Monday, March 24, 2014

School Age Program: “You’re a Poet Though You Might Not Know It!” Grade K-6 National Poetry Month Program

“Every day when I go out, I fill my shoes with sauerkraut....”
Come read and create some wild, wacky,
and wonderful poems with us!   
(If you have a favorite poem, bring it along!)  
Special guest: local writer Randi Clarken.

This was a program to encourage kids to play with poetry then write some of their own.  We had a local poet join us, but that portion could be omitted.

Poetry Program – You’re a Poet though You May Not Know It  “Today we’re going to write some poems of our own -- but first we’re going to hear some poems to get our own creative ideas flowing and get some tips about poetry-writing…”

Poetry Warm-up:

2011: Introduced a “Real Live Poet” Randi Clarken author of Mugging for the Camera (her poems indicated by RJC below)

Shared these tips from Jack Prelutsky Pizza, Pigs, and Poetry – anyone know of him (show his books) –keeps writing notebook (used page numbers below -- 2015 during spring break, kids a bit antsy so I only some of these))

1. Write about something that really happened (ok to exaggerate though!):
Ø p.5 “I Wonder Why Dad is so Thoroughly Mad”
Ø p.18 “My Mother’s Rules”
Ø another poem about his mom’s rules: p.23 “Deep in Our Refrigerator”
Ø RJC p. 17 “Under My Bed”

2. Brothers, Sisters, Pets, Friends and Toys make good subjects:
Ø p.30 “My Baby Brother” (also “Brother” p. 65 in Sunflakes selected by Lilian Moore)
Ø p.58 “Oh, Teddy Bear”
Ø p.64 “My Brother Shaved His Teddy Bear”
Ø RJC p. 32 “Rock Paper Scissors”

3. Poems don’t have to be long:
Ø p.33 “Oysters”
Ø (also “The Tickle Poem” p.14 in Sunflakes )
Ø RJC p. 115 “A Very Tiny Poem”
Ø RJC p. 123 “Little Willie Number 7”

4. But you may revisit a subject if you find you have more to say:
Ø P.35 “Do Oysters Sneeze”
Ø RJC p.27 “Closet Avoidance”

5. Images can inspire poems:
Ø p.43 “We’re Fearless Flying Hot Dogs”
Ø p.39 “Forty Performing Bananas” (re-writing playing with language – read section),
Ø p.53 “I’m Building a Bridge of Bananas”
Ø p.74 “The Turkey Shot Out of the Oven”
Ø RJC p. 69 “Were Rabbits”
Ø RJC p.72 “Speaking Of…How to Make a Dust Bunny Happy”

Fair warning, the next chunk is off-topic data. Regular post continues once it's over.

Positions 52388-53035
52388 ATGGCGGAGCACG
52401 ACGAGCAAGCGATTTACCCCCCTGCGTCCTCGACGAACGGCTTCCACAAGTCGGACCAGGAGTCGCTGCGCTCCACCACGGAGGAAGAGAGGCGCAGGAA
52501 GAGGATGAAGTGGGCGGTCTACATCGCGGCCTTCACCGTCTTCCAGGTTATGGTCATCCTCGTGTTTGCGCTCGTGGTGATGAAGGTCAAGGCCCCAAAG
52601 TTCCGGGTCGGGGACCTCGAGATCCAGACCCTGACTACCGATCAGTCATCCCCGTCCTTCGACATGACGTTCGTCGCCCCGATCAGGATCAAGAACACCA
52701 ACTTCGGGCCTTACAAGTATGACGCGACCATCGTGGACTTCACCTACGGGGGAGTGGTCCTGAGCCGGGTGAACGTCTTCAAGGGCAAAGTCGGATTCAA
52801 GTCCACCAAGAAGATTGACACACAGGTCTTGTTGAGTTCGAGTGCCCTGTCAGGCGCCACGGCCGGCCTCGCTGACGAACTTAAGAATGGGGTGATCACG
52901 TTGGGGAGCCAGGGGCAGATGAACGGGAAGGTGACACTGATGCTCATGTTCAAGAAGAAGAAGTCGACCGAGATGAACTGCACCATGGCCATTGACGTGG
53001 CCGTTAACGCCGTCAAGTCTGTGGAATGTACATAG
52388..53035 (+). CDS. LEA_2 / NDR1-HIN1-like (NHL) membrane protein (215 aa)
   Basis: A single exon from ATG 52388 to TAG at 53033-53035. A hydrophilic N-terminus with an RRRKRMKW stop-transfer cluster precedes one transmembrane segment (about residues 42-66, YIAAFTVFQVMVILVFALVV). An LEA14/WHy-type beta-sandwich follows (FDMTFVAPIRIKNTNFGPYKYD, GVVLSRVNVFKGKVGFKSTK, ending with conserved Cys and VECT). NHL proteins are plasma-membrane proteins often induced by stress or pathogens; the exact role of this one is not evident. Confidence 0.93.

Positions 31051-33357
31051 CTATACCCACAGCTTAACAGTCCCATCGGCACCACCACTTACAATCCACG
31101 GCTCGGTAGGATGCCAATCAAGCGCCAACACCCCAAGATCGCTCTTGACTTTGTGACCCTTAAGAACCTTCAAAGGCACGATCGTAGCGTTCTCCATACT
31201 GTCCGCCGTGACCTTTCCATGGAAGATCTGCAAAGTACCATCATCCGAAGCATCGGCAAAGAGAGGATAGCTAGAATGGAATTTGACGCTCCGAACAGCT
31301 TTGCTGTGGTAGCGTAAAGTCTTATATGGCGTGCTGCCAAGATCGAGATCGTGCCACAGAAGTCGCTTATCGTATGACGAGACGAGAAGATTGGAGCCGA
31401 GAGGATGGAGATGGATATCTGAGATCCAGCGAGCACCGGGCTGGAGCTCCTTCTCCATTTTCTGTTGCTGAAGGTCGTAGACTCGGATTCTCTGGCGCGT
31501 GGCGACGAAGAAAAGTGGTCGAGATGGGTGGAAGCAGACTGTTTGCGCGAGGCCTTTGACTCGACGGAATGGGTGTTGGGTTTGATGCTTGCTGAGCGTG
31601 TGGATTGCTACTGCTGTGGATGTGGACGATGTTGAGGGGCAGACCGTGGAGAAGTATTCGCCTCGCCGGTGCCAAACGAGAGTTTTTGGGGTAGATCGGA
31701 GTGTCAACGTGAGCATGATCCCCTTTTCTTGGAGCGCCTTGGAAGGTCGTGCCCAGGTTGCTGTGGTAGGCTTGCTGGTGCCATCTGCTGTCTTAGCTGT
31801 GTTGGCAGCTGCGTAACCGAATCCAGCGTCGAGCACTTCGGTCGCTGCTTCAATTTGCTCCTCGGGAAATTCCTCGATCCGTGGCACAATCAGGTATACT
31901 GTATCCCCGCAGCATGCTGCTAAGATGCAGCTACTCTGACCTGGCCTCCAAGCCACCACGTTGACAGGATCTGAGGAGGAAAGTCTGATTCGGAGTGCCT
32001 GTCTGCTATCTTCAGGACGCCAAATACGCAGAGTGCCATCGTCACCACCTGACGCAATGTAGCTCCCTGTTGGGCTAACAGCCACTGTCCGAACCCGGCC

And poems can inspire images:
Ø Show Shape/Concrete Poems from Doodle Dandies by J. Patrick Lewis & A Poke in the Eye by Paul B. Janeczko

2011: RJC talked a little more about writing poems…
2015 added instead:
6. Surprise ending fun:
from Lunch Money and Other Poems About School by Carol Diggory Shields
p. 16 "School Daze Rap"
p. 35 "Clock Watching"

Hands on – Writing our Own Poems – Options:

o Using what we just discussed, write a poem
o If you need ideas, try: “I am” poem (handout below, more at:
o Poetry Starter (source unknown): “Every day when I go out, I fill my shoes with sauerkraut…. (supply a page with these two lines as the starter )
o Acrostic Poem (Handout below)
o How to Write an "I Can't Write a Poem" Poem (Handout
o Write a Structured Poem – ideas from the book “A Kick in the Head”

2017 added:

o Write a Shape Poem|

Image result for concrete poems bicycleThis and many more here:
o Write a Blackout Poem


Additional Resources:  Jack Prelutsky and others  lots of poetry ideas based on HMH books Bruce Lansky’s poems, contests, ideas poems, contests, ideas + a rhyming dictionary place for kids to publish their own (jack prelutsky’s writer’s workshop)

Display books: Imagine a Day …Night… Place – Sarah Thomson & Rob Gonsalves,  A River of Words JB Williams, Sad Underwear Judith Viorst, lots of other poetry books…You might also share some other fun poetry collections -- I love Lunch Money by Carol Diggory Shields (lots of funny poems about school -- they love the surprise ending to "Clock-Watching") , Dinosaur Dinner by Dennis Lee (try having them make up new verses to "Alligator Pie" (Judy Freeman put it to music -- feel free to give me a call if you want the tune)), and the collection Sunflakes (try the poem "Brother" for some sibling laughs!) 


Acrostic Poem  (I wrote these instructions out for the kids)
An Acrostic Poem is a poem that uses a name or a word to begin each line in a poem. Write your name or a word vertically down the left side of this sheet of paper. Begin each line of the poem with each letter of your name and write about yourself. After you are finished, decorate the page with your favorite things. (If you would like to get your poem back, please write your name & phone number on the back.)

4.2015 -- did without special guest poet, deleted RJC poems above, added 2015: notes.


4.2017: opened with Prelutsky’s “I Told the Wizard to His Face,” did “Yankee Doodle” rhyming game, talked about different kinds of poetry. Read some family exageration poems from Pizza, Pigs & Poetry, and “Brother” and “Spring Is” from Sunflakes, expanded upon “Alligator Pie”, shared some shape poems from Doodle Dandies and A Poke in the I and showed some examples of blackout poems.  Kids then created poems of their choice – shape poems, black out poems, rhyming poems or acrostic poems.



new in 2016 Daniel Finds a Poem – Micha Archer

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